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digitalmars.D - Modules/packages correspondence to file system

reply "Lars E." <notavailable notavailable.com> writes:
Why are tools like build (http://dsource.org/projects/build) even 
neccessary?

I think I read somewhere in the official D docs that the name of the 
module equals the name of the source file minus extension (unless 
otherwise specified) and the name of the package equals the name of the 
directory structure the module resides in.

Shouldn't that be enough for the compiler to automatically figure out 
dependencies itself (if you specified extra search paths if neccessary)?

Isn't that how the Java compiler works?

I noticed you can easily abstract packages/modules from the file system. 
That seems a bad idea. I know it allows for more flexibility but with 
that flexibility comes a great deal of complexity.

Simple things should stay simple .. imagine a world without makefiles 
(build provides this, but why not the language itself?)!
Jul 18 2006
parent reply jcc7 <jcc7_member pathlink.com> writes:
In article <e9jaad$1mlg$1 digitaldaemon.com>, Lars E. says...
Why are tools like build (http://dsource.org/projects/build) even 
neccessary?

I disagree that they are "neccessary", but they are useful. These tools are useful because they provide functionality that isn't currently available in dmd/gdc. Maybe someday the compilers include more features that Build has, and Build would become less useful. (But I suspect that won't happen any time soon and Build will continue to be quite useful for a long time.) ;) jcc7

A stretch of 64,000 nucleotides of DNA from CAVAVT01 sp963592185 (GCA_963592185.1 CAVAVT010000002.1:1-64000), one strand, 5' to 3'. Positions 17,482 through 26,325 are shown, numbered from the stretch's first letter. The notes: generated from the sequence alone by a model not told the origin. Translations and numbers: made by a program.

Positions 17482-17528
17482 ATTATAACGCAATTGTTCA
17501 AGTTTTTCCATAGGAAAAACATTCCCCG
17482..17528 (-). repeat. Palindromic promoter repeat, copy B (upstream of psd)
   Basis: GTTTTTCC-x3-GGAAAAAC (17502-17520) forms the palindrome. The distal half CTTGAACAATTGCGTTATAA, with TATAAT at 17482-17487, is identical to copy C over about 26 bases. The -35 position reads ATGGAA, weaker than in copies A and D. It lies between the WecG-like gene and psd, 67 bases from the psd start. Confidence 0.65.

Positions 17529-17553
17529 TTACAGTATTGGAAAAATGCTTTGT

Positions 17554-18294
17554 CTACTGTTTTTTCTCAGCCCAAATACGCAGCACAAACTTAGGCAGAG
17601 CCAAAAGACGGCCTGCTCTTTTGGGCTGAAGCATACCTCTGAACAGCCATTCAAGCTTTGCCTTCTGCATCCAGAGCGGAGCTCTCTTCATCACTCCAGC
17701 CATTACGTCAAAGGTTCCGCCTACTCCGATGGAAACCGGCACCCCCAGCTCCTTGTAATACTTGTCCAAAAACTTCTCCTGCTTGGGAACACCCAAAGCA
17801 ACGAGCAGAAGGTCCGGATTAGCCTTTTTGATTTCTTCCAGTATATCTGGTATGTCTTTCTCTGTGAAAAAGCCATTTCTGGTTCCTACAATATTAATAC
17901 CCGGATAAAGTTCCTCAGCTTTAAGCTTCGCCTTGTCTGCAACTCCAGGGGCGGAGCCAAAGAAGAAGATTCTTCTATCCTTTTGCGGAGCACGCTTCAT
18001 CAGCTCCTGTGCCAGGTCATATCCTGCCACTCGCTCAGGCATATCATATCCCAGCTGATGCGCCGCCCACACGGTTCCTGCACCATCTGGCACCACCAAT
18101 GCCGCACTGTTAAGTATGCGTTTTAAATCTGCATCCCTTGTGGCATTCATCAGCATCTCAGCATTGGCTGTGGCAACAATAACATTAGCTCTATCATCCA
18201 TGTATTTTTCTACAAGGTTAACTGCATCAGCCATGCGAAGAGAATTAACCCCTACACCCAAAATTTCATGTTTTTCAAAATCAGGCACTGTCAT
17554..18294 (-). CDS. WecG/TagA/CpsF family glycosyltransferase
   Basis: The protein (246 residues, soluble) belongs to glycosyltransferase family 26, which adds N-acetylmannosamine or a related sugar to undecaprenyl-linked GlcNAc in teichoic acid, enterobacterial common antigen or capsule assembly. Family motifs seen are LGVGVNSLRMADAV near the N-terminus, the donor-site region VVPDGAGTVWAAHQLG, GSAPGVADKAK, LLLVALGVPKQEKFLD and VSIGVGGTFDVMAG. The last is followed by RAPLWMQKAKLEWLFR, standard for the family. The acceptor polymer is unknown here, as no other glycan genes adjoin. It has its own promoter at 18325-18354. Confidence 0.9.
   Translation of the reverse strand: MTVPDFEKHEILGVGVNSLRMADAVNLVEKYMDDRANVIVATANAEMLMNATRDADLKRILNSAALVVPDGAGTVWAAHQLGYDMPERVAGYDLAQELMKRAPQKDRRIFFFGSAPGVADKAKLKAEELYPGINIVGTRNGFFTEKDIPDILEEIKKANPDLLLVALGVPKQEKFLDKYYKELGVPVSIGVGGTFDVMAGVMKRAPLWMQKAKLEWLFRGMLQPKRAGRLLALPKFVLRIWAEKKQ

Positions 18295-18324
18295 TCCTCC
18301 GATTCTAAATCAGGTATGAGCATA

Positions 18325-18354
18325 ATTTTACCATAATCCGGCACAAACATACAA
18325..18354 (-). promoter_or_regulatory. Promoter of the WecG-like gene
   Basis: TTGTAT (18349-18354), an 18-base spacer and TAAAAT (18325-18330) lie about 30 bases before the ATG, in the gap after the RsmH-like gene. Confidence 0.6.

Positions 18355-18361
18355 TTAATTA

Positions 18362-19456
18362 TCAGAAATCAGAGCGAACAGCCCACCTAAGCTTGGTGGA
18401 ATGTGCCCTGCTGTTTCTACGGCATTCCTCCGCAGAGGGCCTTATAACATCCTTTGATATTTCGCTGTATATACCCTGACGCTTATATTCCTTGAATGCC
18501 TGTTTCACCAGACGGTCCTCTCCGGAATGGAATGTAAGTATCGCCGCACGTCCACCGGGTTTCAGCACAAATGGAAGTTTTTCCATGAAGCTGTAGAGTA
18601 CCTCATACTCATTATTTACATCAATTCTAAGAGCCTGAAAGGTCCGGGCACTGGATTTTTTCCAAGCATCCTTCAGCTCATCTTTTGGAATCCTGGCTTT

Jul 18 2006
parent reply Hasan Aljudy <hasan.aljudy gmail.com> writes:
jcc7 wrote:
 In article <e9jaad$1mlg$1 digitaldaemon.com>, Lars E. says...
 
Why are tools like build (http://dsource.org/projects/build) even 
neccessary?

I disagree that they are "neccessary", but they are useful. These tools are useful because they provide functionality that isn't currently available in dmd/gdc. Maybe someday the compilers include more features that Build has, and Build would become less useful. (But I suspect that won't happen any time soon and Build will continue to be quite useful for a long time.) ;) jcc7

I think his point was, build shouldn't have been needed in the first place, because the functionality should've been a part of dmd.
Jul 18 2006
next sibling parent reply BCS <BCS pathlink.com> writes:
Hasan Aljudy wrote:
 
 
 jcc7 wrote:
 
 In article <e9jaad$1mlg$1 digitaldaemon.com>, Lars E. says...

 Why are tools like build (http://dsource.org/projects/build) even 
 neccessary?

I disagree that they are "neccessary", but they are useful. These tools are useful because they provide functionality that isn't currently available in dmd/gdc. Maybe someday the compilers include more features that Build has, and Build would become less useful. (But I suspect that won't happen any time soon and Build will continue to be quite useful for a long time.) ;) jcc7

I think his point was, build shouldn't have been needed in the first place, because the functionality should've been a part of dmd.

If it was there, my immediate first question would be "How do I turn it off?" and my next question would be (several months later) "DMD does that?". (repeat question 1)
Jul 18 2006
parent reply Bruno Medeiros <brunodomedeirosATgmail SPAM.com> writes:
BCS wrote:
 Hasan Aljudy wrote:
 jcc7 wrote:

 In article <e9jaad$1mlg$1 digitaldaemon.com>, Lars E. says...

 Why are tools like build (http://dsource.org/projects/build) even 
 neccessary?

I disagree that they are "neccessary", but they are useful. These tools are useful because they provide functionality that isn't currently available in dmd/gdc. Maybe someday the compilers include more features that Build has, and Build would become less useful. (But I suspect that won't happen any time soon and Build will continue to be quite useful for a long time.) ;) jcc7

I think his point was, build shouldn't have been needed in the first place, because the functionality should've been a part of dmd.